Page:Speeches And Writings MKGandhi.djvu/960

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the help he had rendered to the ambulance movement, and to testify to the really excellent work which Indians were doing in connection with it. (Hear, Hear). It might be that in leaving England Mr. Gandhi felt to some extent disappointed in the hope of giving that help which he had so willingly afforded in South Africa; but the prospect lay before him of more good work in India, (Hear, Hear). (Farewell Meeting in London).


He had great pleasure in testifying here that among the pure spirited men who worked for no gain, no profit, many kicks, but with high ideals, they could recommend themselves to Mr. Gandhi. An unselfieh man, one whom, he was proud to say, he recognised as a member of the profession to which he himself belonged, and one who in any other calling might have made great gains. In going round with Mr. Gandhi he believed Mr Gokhale would be introduced, without any bias and bitterness, to the problems in detail which he would have to meet. (Speech at the Cape Town Meeting, Oct. 22, 1919.)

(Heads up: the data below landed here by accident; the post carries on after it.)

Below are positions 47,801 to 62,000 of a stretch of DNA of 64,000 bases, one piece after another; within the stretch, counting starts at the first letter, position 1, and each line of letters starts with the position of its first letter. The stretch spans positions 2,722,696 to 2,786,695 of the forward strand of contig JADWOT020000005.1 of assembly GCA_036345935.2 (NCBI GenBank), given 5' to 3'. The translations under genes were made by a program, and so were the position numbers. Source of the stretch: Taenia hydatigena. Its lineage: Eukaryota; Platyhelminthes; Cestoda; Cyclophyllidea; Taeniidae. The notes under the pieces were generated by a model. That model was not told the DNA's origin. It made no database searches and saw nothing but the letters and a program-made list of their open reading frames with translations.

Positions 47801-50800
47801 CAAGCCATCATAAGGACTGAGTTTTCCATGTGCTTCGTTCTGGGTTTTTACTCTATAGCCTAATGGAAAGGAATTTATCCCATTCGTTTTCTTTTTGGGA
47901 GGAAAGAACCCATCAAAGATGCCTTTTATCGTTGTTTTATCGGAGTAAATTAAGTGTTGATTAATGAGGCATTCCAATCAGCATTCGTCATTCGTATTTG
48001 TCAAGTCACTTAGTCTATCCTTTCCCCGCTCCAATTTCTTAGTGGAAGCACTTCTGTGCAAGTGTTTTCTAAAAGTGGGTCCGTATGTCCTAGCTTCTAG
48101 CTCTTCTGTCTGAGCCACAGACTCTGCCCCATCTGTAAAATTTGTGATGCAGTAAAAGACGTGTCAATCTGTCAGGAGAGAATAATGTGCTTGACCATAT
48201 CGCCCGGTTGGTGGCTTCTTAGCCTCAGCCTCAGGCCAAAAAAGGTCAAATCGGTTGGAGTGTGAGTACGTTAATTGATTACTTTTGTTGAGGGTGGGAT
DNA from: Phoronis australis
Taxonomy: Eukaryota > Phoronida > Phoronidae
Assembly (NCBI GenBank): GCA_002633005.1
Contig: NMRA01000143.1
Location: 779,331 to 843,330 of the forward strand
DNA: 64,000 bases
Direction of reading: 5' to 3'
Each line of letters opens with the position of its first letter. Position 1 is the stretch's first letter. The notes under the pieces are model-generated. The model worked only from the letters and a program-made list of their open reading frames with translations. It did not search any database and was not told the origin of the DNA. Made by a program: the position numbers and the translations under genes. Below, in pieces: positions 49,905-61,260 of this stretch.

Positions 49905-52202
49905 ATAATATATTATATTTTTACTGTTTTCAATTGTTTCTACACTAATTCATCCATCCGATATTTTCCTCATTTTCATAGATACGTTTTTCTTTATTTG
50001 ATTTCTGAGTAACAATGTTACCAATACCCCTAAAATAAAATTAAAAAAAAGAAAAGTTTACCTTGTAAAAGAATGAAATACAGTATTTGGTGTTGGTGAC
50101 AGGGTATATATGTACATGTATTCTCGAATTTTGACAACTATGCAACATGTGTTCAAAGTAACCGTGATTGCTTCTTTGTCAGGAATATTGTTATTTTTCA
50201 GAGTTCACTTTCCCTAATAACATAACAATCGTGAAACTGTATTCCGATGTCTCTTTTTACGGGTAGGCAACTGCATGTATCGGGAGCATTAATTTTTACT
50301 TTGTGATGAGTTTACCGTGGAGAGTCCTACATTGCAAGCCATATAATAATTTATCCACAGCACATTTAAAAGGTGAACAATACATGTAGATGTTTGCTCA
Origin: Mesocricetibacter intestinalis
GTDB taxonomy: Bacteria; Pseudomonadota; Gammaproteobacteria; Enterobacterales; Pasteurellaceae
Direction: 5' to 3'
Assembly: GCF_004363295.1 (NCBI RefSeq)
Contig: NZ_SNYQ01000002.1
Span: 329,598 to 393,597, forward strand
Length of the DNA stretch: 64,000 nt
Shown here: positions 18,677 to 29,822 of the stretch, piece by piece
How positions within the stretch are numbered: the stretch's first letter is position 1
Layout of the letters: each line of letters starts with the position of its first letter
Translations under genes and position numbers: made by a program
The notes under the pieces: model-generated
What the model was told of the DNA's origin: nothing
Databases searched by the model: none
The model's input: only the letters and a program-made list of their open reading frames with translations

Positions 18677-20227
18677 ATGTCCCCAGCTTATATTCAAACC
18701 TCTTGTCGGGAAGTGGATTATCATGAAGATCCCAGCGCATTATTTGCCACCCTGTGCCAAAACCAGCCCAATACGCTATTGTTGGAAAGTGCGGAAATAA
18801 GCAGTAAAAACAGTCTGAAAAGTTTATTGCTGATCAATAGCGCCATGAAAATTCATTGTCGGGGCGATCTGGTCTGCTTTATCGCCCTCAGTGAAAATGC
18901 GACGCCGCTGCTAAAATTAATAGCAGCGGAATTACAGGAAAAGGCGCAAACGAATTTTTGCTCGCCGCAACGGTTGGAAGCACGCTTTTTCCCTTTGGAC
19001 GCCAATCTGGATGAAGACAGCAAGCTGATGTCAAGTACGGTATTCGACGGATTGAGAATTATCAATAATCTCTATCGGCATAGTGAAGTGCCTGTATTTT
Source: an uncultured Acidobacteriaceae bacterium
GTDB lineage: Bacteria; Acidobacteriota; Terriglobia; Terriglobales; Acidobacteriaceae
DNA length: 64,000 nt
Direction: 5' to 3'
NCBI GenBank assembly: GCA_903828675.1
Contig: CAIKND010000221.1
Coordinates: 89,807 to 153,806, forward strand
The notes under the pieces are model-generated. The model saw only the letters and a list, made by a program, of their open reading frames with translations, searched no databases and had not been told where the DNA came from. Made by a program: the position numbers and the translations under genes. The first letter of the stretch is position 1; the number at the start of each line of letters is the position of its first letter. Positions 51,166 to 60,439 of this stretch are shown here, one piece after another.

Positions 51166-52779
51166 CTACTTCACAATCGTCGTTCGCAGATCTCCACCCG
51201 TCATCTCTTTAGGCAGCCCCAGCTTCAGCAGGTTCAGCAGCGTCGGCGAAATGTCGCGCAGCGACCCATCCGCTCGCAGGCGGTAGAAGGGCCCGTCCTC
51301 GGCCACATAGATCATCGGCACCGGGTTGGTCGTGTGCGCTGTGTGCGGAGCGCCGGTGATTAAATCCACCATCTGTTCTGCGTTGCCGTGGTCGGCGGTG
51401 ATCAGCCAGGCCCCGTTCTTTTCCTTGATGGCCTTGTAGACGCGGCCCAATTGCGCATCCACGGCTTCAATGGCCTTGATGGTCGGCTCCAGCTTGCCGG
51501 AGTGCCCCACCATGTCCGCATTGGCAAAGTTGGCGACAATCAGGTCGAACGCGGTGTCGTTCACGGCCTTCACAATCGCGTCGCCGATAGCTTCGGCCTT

Only those who have come in personal contact with Mr. Gandhi as he is now, can realise the wonderful personality of the man. He is without doubt made of the stuff of which heroes and martyrs are made. Nay more. He has in him the marvellous spiritual power to turn ordinary men around him into heroes and martyrs. During the recent passive resistance struggle in the Transvaal—would you believe it?—twenty-seven hundred sentences of imprisonment were borne by our countrymen there under Mr. Gandhi’s guidance to uphold the honour of their country. Some of the men among them were very substantial persons, some were small traders, but the bulk of them were poor humble individuals, hawkers, working men and so forth, men without education, men not accustomed in their life to think or talk of their country. And yet these men braved the horrors of jail life in the Transvaal and some of them braved them again and again rather than submit to degrading legislation directed against their country. Many homes were broken in the course of that struggle, many families dispersed, some men at one time wealthy lost their all and became paupers, women and children endured untold hardships. But they were touched by Mr. Gandhi’s spirit and that had wrought the transformation, thus illustrating the great power which the spirit of mail can exercise over human minds and even over physical surroundings. In all my life I have known only two men who have affected me spiritually in the manner that Mr, Gandhi does—our great patriarch, Mr. Dadabhai Naoroji and my late master, Mr. Ranade—men before whom not only are we ashamed of doing anything unworthy, but in whose presence our very minds are afraid of thinking anything that is unworthy. The Indian cause in South